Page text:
It was a long time ago that I started a thread dealing with the question of why the Apocalypse of Peter did not make it into the New Testament but 2 Peter did. I’ll give a summary here of where we are in the discussion just now, but if you want the full play-by-play, use the search function to look up Apocalypse of Peter; I’ve been blogging on it, on and off, since November 11. And it’s time finally to bring it to a close.
I’ve been delaying for a lot of reasons, the two most prominent are that I’m not completely confident in my views and that the matter is complicated and it has seemed like an inordinate amount of work for me to try to make it simple enough to be interesting to someone who isn’t completely obsessed with the manuscript tradition of the early Christian writings. I.e., most people!
A brief recap. The Apocalypse of Peter provides an account of a guided tour of heaven and hell, given to Peter himself. He sees the realms of the damned, where the torments reserved for sinners is laid out in gory detail, different torments for different kinds of sin. He then goes to the realms of the blessed and, in much shorter order, very brief indeed, provides a description of the saved in heaven.
The book was reasonably popular in the second and third centuries, and is quoted by Scripture by important Christian church fathers. But its popularity waned and by the fourth century it was widely considered not to be part of Scripture, until it pretty much disappeared from sight, until discovered in modern times. Before the modern discoveries we knew about it only in the surviving quotations of it in church fathers starting with Clement of Alexandria (roughly around 200 CE).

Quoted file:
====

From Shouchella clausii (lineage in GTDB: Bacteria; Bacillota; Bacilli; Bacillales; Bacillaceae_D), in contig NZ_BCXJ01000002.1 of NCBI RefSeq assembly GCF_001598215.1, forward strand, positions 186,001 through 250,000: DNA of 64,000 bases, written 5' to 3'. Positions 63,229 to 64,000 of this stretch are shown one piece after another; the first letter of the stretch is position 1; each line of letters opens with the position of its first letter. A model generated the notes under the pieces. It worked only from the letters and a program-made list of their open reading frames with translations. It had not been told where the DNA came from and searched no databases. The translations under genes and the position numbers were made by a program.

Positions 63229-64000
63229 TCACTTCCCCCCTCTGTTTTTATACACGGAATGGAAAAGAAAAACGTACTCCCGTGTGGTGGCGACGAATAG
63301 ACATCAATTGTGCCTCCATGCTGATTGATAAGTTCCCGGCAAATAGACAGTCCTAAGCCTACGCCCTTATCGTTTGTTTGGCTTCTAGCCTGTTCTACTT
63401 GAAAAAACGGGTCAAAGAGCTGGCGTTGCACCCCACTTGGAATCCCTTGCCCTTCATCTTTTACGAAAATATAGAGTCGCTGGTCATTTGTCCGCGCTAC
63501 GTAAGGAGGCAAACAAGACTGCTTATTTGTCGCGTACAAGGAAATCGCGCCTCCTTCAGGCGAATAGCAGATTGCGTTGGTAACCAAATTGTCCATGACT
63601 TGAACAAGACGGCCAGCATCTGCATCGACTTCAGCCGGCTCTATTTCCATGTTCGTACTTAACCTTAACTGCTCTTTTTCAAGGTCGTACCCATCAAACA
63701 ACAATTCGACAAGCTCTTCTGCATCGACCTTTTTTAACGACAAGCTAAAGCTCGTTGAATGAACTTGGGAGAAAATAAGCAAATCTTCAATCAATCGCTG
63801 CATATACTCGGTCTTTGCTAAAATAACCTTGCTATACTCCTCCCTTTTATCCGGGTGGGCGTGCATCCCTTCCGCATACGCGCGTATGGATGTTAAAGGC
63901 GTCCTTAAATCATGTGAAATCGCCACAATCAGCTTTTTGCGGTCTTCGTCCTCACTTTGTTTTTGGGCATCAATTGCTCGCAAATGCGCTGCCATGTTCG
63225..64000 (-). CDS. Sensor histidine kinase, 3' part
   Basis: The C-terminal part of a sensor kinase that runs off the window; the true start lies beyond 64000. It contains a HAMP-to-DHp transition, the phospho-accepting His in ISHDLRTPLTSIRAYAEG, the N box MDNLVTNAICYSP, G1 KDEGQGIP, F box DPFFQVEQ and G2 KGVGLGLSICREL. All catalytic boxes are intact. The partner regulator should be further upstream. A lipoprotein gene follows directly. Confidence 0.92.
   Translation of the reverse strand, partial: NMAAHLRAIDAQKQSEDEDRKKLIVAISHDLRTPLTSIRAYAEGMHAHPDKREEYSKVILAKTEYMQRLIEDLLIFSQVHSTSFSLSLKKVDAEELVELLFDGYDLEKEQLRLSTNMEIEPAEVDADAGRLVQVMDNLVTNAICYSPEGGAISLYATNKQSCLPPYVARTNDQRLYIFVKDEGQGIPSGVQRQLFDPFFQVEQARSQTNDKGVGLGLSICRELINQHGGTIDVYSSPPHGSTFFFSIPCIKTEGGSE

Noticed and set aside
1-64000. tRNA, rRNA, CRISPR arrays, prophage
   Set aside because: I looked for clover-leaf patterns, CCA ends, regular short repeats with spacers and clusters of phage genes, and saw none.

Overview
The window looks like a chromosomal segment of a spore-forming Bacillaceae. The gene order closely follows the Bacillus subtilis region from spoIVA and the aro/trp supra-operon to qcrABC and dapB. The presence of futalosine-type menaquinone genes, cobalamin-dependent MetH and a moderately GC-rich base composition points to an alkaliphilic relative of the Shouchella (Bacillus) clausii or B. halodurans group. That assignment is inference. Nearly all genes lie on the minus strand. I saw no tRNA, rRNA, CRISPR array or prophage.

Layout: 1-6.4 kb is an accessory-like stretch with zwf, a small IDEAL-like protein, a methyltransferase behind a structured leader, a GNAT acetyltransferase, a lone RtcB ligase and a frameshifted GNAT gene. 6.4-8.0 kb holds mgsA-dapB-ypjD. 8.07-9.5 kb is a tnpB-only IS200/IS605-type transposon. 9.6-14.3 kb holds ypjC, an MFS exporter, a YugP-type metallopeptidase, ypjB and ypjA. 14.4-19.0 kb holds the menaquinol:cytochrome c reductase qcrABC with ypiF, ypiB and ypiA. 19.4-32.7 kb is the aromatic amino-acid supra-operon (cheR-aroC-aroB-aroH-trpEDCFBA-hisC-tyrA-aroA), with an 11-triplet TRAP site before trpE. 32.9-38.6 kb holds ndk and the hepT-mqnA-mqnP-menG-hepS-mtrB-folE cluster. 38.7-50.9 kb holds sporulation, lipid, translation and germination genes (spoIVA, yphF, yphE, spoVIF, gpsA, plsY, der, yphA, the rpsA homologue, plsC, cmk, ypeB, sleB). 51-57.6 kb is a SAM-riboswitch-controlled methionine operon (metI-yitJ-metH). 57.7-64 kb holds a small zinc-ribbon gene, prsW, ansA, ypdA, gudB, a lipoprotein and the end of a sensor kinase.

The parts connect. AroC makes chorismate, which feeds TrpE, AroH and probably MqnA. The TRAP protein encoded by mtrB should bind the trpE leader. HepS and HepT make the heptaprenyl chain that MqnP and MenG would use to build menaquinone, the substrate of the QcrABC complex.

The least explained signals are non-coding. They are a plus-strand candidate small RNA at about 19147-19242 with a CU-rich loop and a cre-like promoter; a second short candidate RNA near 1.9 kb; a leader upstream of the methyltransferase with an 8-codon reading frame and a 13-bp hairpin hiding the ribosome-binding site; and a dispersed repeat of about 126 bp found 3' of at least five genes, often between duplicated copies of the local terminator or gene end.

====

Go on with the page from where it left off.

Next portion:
The book appears, at first glance, to be completely orthodox; it was widely known and accepted; its views of the afterlife were widely held in the early centuries (tactile torments for the damned; fantastic blessings for the saved); it was said to be written by the apostle Peter himself; and generally it had all the requisites for being admitted into the canon. So why did it not make it? That’s my question.
A fortuitous find of the book – or at least a later, heavily edited version of it (as scholars later realized) – was made in the winter archaeological season of 1886-87, by …
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